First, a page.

Conference Venue and Transport

Conference Venue:
Le Quy Don Technical University (LQDTU)
Address: 100 Hoang Quoc Viet St, Cau Giay Dist., Hanoi, Vietnam.

About Hanoi


Hanoi is a sacred land of Vietnam. In the 3rd century BC, Co Loa (actually belonging to Dong Anh District) was chosen as the capital of the Au Lac Nation of Thuc An Duong Vuong (the King Thuc). Hanoi later became the core of the resistance movements against the Northern invasions. Located in the middle of the Red River Delta, the town has gradually expanded to become a very rich residential center. At different periods, Hanoi was selected as the chief city of Vietnam under the Northern domination. In the autumn of Canh Tuat lunar years (1010), Ly Thai To, the founder of the Ly Dynasty, decided to transfer the capital from Hoa Lu to Dai La, and so he rebaptized it Thang Long (Soaring Dragon). The year 1010 then became an historical date for Hanoi and for the whole country in general. For about a thousand years, the capital was called Thang Long, then changed to Dong Do, Dong Kinh, and finally to Hanoi, in 1831. This sacred piece of land thereafter continued to be the theatre of many fateful events.

Hanoian Beauty

Vietnamese people in general and The Hanoian in particular are proud of the beauty of the Ao dai when they wear them in the special ceremornies such as: Tet holidays, Wedding Anniversary, Opening School Days, National & International Conferences etc...The Ao dai was considered as a symbol of traditional beauty from a time immemorial, up to now Hanoians have preserved, enhanced and created more and more beautiful Ao dai.

The pre-original Ao dai type was the 4-flap dress which was only worn on the occasion of the Tet festival. The brown dress with the two fore-flaps tied together and let dangling matches with satin trousers and silk belts. Then, the 4 flap dress has been modified into the 3-flap one: the collar being 2 cm high, the sleeves wrapping tightly to the wrists, breast and waist of main flaps, there is also a minor flap reaching down to the fringe. Buttons are made of plaited cloth and buttoned on the side. The collar is turned up obliquely to appear 3 colors (or 7 colors) of the dress. The outermost layer is of brown silk or a kind of black gauze, followed by light yellow, pink, lemon green, and sky-blue etc...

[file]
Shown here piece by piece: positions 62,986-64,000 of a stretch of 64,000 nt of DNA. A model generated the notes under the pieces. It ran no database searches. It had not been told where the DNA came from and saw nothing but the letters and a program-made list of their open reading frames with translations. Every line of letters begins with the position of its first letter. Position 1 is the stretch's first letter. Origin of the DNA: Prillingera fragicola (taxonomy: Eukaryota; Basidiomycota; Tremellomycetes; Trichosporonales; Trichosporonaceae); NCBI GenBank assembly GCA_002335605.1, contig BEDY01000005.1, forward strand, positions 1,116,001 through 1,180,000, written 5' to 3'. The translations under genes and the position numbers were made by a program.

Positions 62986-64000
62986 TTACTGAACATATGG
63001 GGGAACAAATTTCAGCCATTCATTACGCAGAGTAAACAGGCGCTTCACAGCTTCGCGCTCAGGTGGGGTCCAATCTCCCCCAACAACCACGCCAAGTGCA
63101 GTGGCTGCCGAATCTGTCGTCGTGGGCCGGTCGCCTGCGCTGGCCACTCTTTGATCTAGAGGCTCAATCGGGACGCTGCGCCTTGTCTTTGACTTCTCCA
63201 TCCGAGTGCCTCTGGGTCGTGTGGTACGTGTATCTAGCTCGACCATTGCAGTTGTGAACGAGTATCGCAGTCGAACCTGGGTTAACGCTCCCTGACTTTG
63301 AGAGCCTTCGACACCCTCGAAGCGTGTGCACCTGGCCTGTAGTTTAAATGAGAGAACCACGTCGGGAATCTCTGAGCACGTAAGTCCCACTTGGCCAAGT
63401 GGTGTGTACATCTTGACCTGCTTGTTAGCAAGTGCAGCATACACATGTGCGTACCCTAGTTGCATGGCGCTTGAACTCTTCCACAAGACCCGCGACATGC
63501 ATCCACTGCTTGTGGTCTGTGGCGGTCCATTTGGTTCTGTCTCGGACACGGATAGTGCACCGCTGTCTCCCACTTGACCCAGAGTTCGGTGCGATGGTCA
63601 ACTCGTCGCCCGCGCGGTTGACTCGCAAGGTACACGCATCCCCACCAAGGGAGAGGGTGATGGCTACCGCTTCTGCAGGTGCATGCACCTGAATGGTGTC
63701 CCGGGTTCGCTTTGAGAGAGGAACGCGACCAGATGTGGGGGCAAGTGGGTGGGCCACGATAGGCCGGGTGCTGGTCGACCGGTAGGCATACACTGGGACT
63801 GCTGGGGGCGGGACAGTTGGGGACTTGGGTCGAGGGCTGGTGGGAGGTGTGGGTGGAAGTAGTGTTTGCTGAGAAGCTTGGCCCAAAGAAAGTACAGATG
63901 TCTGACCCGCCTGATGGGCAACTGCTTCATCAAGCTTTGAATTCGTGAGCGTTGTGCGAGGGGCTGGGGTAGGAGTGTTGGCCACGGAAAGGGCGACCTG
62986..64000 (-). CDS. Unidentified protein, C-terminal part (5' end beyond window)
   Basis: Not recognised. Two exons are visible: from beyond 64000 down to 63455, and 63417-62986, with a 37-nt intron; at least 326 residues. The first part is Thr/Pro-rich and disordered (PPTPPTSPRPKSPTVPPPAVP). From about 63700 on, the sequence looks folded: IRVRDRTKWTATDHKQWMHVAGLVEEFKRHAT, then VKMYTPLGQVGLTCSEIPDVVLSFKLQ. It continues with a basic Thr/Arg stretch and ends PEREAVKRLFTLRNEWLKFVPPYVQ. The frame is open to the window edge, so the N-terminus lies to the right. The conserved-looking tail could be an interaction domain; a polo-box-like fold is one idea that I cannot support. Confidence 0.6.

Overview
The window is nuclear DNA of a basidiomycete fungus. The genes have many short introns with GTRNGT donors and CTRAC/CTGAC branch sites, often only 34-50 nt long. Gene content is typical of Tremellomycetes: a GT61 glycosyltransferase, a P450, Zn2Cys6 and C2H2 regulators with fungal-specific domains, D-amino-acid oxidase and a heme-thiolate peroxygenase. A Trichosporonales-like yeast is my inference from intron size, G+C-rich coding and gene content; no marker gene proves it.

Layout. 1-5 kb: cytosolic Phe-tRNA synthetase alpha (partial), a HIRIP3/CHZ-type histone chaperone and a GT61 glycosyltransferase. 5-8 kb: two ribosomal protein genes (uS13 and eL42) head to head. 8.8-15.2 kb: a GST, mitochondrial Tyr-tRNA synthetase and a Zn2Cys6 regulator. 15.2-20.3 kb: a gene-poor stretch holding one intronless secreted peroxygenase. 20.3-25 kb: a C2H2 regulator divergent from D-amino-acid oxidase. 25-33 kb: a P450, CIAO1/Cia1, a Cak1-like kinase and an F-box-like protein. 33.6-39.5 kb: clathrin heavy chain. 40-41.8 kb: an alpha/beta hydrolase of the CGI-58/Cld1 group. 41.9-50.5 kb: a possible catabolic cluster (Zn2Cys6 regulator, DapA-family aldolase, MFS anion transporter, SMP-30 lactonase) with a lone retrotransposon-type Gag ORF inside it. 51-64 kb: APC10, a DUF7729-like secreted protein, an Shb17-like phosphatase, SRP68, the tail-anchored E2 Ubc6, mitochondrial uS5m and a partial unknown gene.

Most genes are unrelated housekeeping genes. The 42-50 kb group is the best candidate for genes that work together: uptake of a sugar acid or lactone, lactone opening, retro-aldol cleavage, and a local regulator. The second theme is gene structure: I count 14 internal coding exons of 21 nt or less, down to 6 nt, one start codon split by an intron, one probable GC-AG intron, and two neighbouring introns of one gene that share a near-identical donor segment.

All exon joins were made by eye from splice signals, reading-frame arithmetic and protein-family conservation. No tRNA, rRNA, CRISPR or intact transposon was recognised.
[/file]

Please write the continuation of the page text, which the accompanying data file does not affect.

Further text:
Nowadays, Ao Dai is a two-piece garment made of fabric, full-length dress worn over loose silk trousers reaching all the way to the ground. The dress splits into a front and back panel from the waist down. The dress length seems to be gradually shortening and today is usually just below the knee. Variations in the neck, between boat and mandarin style, are common and even adventurous alterations such as a low scooped neckline puffed sleeves or off the shoulder designs are appearing as ladies experiment with fashion. Women wear Ao Dai of various colors, often with intricate patterns and designs, in formal or work settings. Schoolgirls wear pure white, fully lined outfits symbolizing their purity. The Ao dai's grace, beauty and elegance significantly contributes to creating the own beauty for the Hanoian.


Hanoi is located in the Red River Delta, in the center of the north of Vietnam. It is encompassed by Thai Nguyen Province to the north, Vinh Phuc and Ha Tay to the west and the south, Bac Giang, Bac Ninh and Hung Yen provinces to the east and the south-east. Hanoi means “the hinterland between the rivers?(Ha: river, Noi: interior). Hanoi’s territory is washed by the Red River (the portion of the Red River embracing Hanoi is approximately 40km long) and its tributaries, but there are some other rivers flowing through the capital, including Duong, Cau, Ca Lo, Day, Nhue, Tich, To Lich and Kim Nguu.

Climate: Hanoi is situated in a tropical monsoon zone with two main seasons. During the dry season, which lasts from October to April, it is cold and there is very little rainfall, except from January to March, when the weather is still cold but there is some light rain. The wet season, from May to September, is hot with heavy rains and storms. The average annual temperature is 23.2oC (73.7oF) and the average annual rainfall is 1,800mm. The average temperature in winter is 17.2oC (62.9oF), but can go down to 8oC (46.4oF). The average temperature in summer is 29.2oC (84.6oF, but can reach up to 39oC (102.2oF).


There are plenty of taxis and mini-buses plying their trade between the airport and city center, and it is possible to hire either for a trip around town. Buses are cheaper, but with 13 different lines and numerous schedules that are difficult to find, it's certainly a challenge. The price can't be beat, however.

The cyclo (xich lo), or pedicab, is a sort of rickshaw with a view. Negotiating a fare beforehand, then sitting back and relaxing as you witness the chaotic streets of Hanoi from your own mobile throne. Bicycles are another good way to navigate Vietnam's capital. You can rent anything from leaden Chinese road warriors to high-tech Japanese mountain-bikes, perfect for navigating those pot-holes and farm animals. Hanoi is strictly BYOH: Bring Your Own Helmet.

Renting a car or motorbike is a popular option, despite the presence of water-buffalo, chickens, maniacal truck drivers, bicycles laden with three or four struggling pigs, packs of hormone-crazed teenage boys in vehicles of every shape, size and color, all sharing the narrow, pockmarked roads and obeying traffic laws that have no parallel in the known universe. Consider riding with a local guide for a day or two before going it on your own.



Le Quy Don Technical University